Imagine with me for a moment: Joe, the quirky, astute, dedicated scientist, approaches his laboratory for the day’s research. He opens the large double doors and begins to run routine safety checks. Equipment expiration dates are within range, ventilation systems are adequate, emergency showers and eyewash stations are functional. Joe settles upon himself a thick apron, dons industrial-type gloves, and places those classically oversized chemistry goggles over his eyes. Proceeding to the incubator, Joe reaches in, removes the day’s research specimen, and, whilst placing it on the laboratory bench, he reveals the promising item: a single, green, leafy, stalk of broccoli.
On April 1st, 1869, Friedrich Miescher, a swiss physician and biologist, first isolated deoxyribonucleic acid (DNA) from a pus-filled bandage. This discovery launched a scientific revolution, which, in 1990, prompted the beginnings of the human genome project: an attempt to sequence the instructions that make a human being.
Finally, in 2003, the human genome was published, and, following closely, was the field of nutrigenomics, the science of how food interacts with our genes. Because, as we discovered, the three-billion letter sequence was not at all as simple as it seemed. In fact, as we learned, the expression of these letters can be controlled by on and off switches, of sorts. In this article, I would like to discuss the field of nutrigenomics, which attempts to explain one of the many ways in which these switches are controlled — with food.
Let us return to the example from our fictional scientist and focus on broccoli. It is almost like a mantra at this point: eat your veggies. And, when we zoom in a little further, it is particularly the leafy green vegetables that are preached. Finally, of the leafy greens, the research seems to be biased towards broccoli, and, more specifically, its flowery head. But why? Really take a moment to think about this: it is understood that the miniature tree-looking food piece is “healthy” for humans; what are the reasons for this?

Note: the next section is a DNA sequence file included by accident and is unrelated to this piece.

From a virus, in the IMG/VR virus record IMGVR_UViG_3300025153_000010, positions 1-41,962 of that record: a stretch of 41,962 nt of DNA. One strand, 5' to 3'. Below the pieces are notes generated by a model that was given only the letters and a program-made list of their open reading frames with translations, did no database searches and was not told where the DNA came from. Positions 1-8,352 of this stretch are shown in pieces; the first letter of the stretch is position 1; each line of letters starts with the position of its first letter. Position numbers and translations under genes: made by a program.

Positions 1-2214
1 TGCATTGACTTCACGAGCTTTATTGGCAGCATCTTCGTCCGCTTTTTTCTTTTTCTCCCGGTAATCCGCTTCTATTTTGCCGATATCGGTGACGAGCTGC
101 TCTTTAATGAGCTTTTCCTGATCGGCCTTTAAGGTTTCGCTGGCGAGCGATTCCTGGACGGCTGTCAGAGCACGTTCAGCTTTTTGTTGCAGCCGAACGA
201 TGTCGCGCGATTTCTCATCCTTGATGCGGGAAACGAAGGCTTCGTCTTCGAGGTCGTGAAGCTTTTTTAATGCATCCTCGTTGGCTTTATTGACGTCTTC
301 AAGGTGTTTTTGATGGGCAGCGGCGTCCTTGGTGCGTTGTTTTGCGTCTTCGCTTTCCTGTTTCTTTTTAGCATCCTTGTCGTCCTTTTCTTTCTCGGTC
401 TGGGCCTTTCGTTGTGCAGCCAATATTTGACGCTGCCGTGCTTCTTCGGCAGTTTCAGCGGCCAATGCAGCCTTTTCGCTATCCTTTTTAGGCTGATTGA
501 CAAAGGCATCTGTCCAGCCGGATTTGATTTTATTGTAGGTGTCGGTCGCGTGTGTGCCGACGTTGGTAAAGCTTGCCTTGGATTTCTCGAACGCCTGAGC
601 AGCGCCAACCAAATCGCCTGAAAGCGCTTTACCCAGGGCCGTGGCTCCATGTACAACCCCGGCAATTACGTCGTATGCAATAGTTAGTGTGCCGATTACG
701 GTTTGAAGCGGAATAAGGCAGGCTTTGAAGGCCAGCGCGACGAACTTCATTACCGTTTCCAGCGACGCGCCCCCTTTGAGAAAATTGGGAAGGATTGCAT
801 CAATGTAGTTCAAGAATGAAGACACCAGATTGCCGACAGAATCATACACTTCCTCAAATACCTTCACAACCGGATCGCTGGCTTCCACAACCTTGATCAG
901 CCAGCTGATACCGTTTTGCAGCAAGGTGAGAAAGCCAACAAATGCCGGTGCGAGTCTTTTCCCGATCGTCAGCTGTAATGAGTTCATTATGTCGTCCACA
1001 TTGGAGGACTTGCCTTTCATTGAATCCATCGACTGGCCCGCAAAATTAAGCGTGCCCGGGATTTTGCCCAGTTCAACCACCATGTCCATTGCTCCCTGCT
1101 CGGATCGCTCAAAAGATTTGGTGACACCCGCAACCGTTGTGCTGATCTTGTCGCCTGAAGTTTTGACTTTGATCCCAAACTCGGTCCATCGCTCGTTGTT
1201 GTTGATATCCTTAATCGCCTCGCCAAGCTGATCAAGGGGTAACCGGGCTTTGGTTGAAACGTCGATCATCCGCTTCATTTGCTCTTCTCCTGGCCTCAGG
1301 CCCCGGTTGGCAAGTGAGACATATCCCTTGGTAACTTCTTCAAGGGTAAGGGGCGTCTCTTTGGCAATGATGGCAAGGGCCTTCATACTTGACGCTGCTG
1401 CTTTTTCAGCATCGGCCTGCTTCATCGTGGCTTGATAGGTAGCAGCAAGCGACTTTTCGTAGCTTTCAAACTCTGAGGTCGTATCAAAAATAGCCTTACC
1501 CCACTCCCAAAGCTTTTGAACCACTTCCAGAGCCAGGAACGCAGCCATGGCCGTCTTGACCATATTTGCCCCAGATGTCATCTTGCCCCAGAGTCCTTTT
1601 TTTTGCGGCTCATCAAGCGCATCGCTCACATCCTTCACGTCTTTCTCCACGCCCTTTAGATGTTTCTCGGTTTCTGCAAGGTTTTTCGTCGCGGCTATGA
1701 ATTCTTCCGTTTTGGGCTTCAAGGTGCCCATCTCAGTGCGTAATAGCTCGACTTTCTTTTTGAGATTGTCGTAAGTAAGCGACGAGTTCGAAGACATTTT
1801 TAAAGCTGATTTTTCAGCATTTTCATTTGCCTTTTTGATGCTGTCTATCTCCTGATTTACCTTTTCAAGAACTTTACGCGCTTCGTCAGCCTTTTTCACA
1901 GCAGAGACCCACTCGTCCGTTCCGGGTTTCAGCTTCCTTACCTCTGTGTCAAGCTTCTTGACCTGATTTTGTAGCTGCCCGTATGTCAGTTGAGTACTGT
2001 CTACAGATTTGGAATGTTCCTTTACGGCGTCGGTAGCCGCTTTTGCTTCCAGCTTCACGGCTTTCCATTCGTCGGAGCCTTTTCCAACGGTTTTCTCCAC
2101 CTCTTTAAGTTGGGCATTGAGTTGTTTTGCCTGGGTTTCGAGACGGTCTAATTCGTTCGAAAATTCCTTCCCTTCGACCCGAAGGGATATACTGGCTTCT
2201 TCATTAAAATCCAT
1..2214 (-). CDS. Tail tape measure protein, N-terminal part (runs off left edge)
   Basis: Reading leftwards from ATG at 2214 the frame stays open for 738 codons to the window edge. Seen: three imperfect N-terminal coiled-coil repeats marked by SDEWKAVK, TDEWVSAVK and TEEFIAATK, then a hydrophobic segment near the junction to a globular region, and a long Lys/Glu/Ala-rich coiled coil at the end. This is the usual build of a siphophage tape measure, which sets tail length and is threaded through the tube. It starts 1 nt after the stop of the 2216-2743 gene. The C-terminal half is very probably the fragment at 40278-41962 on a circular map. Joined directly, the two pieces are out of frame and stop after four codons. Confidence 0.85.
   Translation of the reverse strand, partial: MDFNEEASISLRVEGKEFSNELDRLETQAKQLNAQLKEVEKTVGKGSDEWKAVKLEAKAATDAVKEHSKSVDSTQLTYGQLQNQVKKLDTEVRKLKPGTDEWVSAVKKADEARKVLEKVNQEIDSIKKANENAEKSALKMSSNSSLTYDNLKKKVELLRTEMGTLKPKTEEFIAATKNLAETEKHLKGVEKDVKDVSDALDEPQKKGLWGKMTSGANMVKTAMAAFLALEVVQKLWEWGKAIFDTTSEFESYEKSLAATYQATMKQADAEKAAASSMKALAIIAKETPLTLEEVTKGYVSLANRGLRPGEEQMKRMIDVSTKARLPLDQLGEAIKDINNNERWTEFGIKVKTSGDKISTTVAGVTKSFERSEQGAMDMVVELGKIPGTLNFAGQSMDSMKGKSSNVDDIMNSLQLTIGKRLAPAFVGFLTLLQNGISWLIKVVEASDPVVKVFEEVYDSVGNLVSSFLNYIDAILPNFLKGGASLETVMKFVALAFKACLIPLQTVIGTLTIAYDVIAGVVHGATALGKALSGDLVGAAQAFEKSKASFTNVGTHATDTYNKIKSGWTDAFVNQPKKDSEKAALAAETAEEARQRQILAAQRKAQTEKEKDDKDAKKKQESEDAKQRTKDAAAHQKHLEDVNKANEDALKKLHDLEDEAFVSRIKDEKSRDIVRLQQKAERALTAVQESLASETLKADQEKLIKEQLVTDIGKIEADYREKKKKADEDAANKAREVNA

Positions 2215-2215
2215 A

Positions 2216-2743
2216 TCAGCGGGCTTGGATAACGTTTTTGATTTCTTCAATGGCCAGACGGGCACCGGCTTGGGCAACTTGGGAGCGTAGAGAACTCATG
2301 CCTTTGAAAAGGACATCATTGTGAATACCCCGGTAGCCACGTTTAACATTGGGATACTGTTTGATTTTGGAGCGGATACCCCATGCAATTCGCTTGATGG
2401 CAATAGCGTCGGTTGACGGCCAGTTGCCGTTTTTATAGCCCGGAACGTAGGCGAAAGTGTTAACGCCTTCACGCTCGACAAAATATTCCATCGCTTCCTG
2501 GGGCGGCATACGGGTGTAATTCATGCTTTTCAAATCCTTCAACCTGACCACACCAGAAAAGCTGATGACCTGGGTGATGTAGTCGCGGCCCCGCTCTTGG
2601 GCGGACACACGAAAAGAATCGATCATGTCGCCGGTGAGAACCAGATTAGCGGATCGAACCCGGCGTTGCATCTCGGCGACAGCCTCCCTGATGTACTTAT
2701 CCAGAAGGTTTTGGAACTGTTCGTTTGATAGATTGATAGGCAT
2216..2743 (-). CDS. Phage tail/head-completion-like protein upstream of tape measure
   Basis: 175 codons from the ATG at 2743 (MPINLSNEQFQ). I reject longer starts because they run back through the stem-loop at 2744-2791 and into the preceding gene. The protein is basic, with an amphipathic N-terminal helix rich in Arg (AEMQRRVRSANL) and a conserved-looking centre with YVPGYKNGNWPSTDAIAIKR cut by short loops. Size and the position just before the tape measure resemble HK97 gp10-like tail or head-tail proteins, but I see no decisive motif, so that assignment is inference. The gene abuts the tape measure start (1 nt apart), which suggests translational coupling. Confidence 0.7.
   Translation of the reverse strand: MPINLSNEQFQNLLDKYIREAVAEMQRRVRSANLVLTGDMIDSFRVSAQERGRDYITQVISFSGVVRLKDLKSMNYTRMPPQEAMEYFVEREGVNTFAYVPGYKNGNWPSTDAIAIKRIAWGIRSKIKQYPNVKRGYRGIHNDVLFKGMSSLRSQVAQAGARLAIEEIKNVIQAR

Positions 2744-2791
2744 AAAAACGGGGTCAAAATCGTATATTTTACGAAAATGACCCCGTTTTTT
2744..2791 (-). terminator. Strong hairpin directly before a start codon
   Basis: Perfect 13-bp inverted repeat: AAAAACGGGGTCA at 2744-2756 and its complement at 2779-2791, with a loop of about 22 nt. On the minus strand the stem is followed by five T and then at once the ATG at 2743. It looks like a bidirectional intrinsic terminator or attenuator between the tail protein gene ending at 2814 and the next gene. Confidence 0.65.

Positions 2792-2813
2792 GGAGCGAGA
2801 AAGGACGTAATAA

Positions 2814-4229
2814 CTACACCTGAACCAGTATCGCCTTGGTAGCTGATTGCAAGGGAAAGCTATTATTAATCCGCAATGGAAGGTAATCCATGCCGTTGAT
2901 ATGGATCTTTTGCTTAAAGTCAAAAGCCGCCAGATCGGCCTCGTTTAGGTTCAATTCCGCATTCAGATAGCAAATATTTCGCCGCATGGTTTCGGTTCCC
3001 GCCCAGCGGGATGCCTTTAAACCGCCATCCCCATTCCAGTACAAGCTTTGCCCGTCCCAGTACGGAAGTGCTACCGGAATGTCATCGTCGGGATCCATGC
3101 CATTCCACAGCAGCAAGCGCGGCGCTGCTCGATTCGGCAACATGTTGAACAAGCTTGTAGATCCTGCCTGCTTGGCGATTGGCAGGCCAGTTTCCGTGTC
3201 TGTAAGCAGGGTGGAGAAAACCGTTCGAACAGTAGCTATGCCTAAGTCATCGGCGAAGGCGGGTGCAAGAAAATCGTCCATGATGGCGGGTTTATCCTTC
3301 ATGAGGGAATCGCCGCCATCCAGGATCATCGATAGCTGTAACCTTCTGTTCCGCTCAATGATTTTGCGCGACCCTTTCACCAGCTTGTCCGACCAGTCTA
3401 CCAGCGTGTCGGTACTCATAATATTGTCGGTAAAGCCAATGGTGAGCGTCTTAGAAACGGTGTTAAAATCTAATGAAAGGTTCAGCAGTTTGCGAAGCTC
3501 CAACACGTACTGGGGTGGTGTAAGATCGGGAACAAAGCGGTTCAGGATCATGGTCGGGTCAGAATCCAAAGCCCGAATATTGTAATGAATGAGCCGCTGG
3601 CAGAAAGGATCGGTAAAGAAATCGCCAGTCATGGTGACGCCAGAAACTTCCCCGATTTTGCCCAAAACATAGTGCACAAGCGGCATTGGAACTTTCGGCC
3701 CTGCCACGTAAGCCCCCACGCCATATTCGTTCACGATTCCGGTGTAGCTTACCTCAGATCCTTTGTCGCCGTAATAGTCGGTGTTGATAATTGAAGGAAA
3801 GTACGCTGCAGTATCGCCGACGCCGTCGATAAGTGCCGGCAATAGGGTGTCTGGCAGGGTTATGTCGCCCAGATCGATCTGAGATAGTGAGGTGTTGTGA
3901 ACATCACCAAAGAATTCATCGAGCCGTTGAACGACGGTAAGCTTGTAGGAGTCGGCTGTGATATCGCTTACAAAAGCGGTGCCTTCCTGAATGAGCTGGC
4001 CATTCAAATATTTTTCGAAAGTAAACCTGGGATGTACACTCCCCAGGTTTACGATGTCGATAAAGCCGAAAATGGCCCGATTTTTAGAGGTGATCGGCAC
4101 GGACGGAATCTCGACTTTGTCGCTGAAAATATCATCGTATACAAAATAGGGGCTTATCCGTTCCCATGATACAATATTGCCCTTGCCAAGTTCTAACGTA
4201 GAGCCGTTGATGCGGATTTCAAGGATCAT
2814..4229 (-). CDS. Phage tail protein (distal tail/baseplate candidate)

Every plant contains compounds termed phytochemicals (phyto, as in plant). These phytochemicals have been shown to be biologically active in the human body. Specifically, promising research has been targeted toward a phytochemical in broccoli which can be found in the vegetables’ sprouts called sulforaphane. In order to understand why sulforaphane has been so strongly connected with various health benefits, a brief review of molecular biology is needed. Don’t fret, however; even if the last time that you spoke about a cell was high school biology class, I will stick to the basics!
I suggest we start with free radicals and antioxidants, terms which you have likely heard of previously. Free radical formation is a natural part of human biology, and occurs very often in our lives, for example whenever we breath the oxygen that surrounds us. Oxygen tends to become a free radical due to various processes in the body, and can therefore cause cellular damage in its path, leading to a myriad of health issues as will be discussed shortly. Antioxidants are molecules that can donate an electron to these free radicals, thereby stopping their destruction, without becoming dangerous themselves, as they are satisfied in either form.
This can be easily demonstrated when you slice open an apple: when the flesh is exposed to atmospheric oxygen, oxidation begins to occur, thereby turning the flesh brown. However, if you have ever tried to slow this process by squeezing a fresh lemon over the flesh, the antioxidant process can be clearly seen. The vitamin C in lemon juice acts as an antioxidant, thereby preventing the browning process. While human biochemistry is far more complicated than this analogy, and our insides are not necessarily “browning” per say, scientists have done their best to extrapolate these concepts to human health.
Source: By: Jonah Stavsky The Commentator
Date: November 12, 2017
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